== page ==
WhatsApp secures permission to challenge €225 million GDPR fine
WhatsApp has secured permission in Ireland’s High Court to challenge the Data Protection Commission’s (DPC) decision to fine the company €225 million in August over its lack of transparency in the way it shares user data.
Justice Anthony Barr agreed to grant the Facebook-owned company permission to bring its challenge, and adjourned the matter to next month, as reported by The Journal.
WhatsApp is aiming to quash the DPC’s decision and seek declarations from the court, which include that certain parts of the 2018 Data Protection Act are invalid and unconstitutional and are incompatible with Ireland’s obligations under the European Convention on Human Rights.
The DPC issued WhatsApp with a penalty in August, which was approved by the European Data Protection Board (EDPB), after a two-year investigation which found the company had been unclear in the way it processed and shared data with Facebook, as well as between WhatsApp and other Facebook-owned companies.
The investigation found that the company violated Article 14 of GDPR, which states that data controllers must provide data subjects with sufficient information about the way data is collected and processed.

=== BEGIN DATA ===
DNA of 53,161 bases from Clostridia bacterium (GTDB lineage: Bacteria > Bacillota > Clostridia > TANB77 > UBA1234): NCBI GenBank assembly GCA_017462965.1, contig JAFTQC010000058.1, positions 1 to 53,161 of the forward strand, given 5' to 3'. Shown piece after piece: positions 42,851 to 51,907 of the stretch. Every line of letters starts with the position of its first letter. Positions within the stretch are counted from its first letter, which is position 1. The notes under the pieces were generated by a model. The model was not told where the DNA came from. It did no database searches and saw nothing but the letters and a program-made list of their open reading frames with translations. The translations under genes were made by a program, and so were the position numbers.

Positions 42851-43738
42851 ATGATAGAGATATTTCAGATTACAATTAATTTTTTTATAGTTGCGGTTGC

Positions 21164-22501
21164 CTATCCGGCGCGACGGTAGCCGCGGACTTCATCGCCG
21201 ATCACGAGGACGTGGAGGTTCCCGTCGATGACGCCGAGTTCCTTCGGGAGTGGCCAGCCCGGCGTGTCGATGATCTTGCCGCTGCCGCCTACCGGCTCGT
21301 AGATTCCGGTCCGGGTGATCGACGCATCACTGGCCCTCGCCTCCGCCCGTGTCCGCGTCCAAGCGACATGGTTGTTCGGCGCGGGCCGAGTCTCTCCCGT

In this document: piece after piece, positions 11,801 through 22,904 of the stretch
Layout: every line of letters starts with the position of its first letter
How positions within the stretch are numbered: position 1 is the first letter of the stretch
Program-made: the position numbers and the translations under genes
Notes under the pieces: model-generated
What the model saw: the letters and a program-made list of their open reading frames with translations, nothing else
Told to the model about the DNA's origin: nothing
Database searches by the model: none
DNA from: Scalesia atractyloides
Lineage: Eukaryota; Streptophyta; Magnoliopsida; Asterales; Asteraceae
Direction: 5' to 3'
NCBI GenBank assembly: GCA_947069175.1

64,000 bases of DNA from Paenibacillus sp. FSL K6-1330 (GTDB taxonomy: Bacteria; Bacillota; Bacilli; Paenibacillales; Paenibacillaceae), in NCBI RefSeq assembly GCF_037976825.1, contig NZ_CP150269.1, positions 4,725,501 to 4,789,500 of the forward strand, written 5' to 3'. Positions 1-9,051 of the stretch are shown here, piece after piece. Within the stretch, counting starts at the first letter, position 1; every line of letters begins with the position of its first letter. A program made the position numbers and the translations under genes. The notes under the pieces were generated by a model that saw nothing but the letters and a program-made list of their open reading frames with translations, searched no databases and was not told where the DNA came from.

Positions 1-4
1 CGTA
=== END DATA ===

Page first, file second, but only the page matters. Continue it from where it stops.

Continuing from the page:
The DPC’s draft findings from last December outlined the fine should be between €30 million and €50 million before the EDPB issued a binding decision in July with a “clear instruction” for the watchdog to increase its provisional fine. The DPC raised it several times higher, and issued requirements for WhatsApp to take steps to improve its GDPR compliance as well.
In September, campaigners claimed that the DPC was failing to process a surging backlog of hundreds of GDPR cases against big tech firms which was hindering pan-European data protection enforcement as a result. In the three years between May 2018 and May 2021 the data regulator only sent four draft decisions to the EPDB for examination and approval.
The report called the country “the big EU bottleneck” and said EU GDPR enforcement is “paralysed” due to Ireland’s failure to deliver draft decisions on cross-border cases.
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